Employees are expected to monitor and enforce protocols surrounding contact with children. If a situation seems inappropriate, remember to carefully and objectively review the conduct before assuming the individual is grooming the child. Remember: Use your instinct as a guide: Would a reasonable observer feel comfortable when witnessing the behavior? Is the behavior tied to the job function? Whose needs are being met? What is guiding the interaction? Stay calm and act appropriately: Don’t overreact or underreact Determine how the child feels about the behavior Find out whether the child feels uncomfortable, scared, or confused The child may not reveal his/her true feelings for a variety of reasons Report suspected abuse to DCF regardless Do not dismiss your concern Report to CPT or your school principal Monitor behavior – Talk to the individual about your concern and keep a close eye and ear out for similar or repeated behavior Physical contact with children is a necessary and an important component of working with and caring for children. Part of the challenge, however, is making sure the contact is appropriate. As a standard of measure, physical contact should be directly related to the individual’s job description. Employees are expected to monitor and enforce protocols surrounding contact with children. If a situation seems inappropriate, remember to carefully and objectively review the conduct before assuming the individual is grooming the child. Remember: Use your instincts as a guide — Ask yourself whether or not a reasonable observer would feel comfortable when witnessing the behavior. Consider the context — is the behavior tied to the job function or does it fall outside those guidelines? Ask yourself: “Whose needs are being met? What is guiding the interaction?” For example, a teacher who rubs a grade one student’s back to console him after falling and hurting himself on the playground is appropriate. A teacher who rubs a grade eight student’s back while he is completing an exam in the classroom is out of context and inappropriate. Do not overreact or underreact — Children look to the adult’s response in these situations. It is important to stay calm and act appropriately. Determine how the child feels about the behavior — Find out whether the child feels uncomfortable, scared, or confused. Keep in mind that the child may not reveal his/her true feelings for a variety of reasons (to avoid causing trouble, to protect the individual, etc.) because the child cares about the adult. Note: Report suspected abuse to the VT DCF regardless. Do not dismiss your concern — A child may not see any issues or reasons for concern. This does not mean that your concerns are misguided. Note: Even behavior the child enjoys and welcomes can be part of the grooming process, be inappropriate or abusive. Report the behavior to your school’s children protection team or the school principal. Monitor behavior — Talk to the individual about your concerns and keep a close eye and hear out for similar or repeated behavior.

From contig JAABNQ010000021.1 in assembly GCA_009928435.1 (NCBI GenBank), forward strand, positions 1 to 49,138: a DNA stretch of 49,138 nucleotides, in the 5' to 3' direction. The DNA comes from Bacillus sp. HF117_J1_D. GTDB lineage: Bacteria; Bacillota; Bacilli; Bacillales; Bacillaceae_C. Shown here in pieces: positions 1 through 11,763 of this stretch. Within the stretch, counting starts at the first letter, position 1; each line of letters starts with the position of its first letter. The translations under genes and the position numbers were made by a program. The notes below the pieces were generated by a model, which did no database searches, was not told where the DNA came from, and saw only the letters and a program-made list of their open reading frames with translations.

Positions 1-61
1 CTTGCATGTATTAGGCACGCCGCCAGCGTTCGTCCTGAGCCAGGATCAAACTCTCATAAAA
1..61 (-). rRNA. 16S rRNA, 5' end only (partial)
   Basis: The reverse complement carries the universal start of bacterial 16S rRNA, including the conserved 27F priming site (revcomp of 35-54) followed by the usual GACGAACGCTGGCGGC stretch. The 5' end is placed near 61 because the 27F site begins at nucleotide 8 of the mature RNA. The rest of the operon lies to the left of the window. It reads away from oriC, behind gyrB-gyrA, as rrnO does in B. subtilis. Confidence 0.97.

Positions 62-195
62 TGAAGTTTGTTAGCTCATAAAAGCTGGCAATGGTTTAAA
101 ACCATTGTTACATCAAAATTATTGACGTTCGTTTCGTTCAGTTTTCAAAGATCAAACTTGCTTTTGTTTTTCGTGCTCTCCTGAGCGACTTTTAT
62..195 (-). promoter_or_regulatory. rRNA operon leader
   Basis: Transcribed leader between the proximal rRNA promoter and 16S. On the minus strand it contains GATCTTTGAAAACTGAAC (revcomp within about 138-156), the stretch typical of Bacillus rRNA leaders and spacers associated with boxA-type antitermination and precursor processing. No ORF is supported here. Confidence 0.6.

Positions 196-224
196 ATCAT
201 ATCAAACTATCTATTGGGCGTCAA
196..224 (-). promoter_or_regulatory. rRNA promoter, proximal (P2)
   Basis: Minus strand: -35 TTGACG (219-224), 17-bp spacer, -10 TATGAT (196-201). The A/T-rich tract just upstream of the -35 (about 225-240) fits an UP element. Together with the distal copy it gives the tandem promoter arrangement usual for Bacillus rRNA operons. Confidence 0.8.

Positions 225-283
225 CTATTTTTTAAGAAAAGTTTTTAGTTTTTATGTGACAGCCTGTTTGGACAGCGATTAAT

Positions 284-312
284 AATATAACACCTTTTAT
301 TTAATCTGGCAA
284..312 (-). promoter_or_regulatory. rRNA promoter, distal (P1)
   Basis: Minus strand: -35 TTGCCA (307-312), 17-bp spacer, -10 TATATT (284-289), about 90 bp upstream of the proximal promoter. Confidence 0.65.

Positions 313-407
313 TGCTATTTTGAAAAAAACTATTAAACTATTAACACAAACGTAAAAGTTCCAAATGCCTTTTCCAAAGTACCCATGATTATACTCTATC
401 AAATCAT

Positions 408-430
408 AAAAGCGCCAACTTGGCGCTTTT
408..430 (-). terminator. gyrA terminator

20 Teaching Boundaries Defining a child’s role and teaching appropriate boundaries reduces the child’s risk of sexual exploitation and the likelihood that s/he will be groomed. Although children naturally test boundaries, it is important to consistently re-establish them and set limits on their behavior. Maintaining appropriate boundaries with children will build their security and help them learn how to create healthy relationships and set personal boundaries. Respecting a child’s personal boundaries (including physical, emotional and sexual boundaries) teaches him/her how s/he should expect to be treated by others.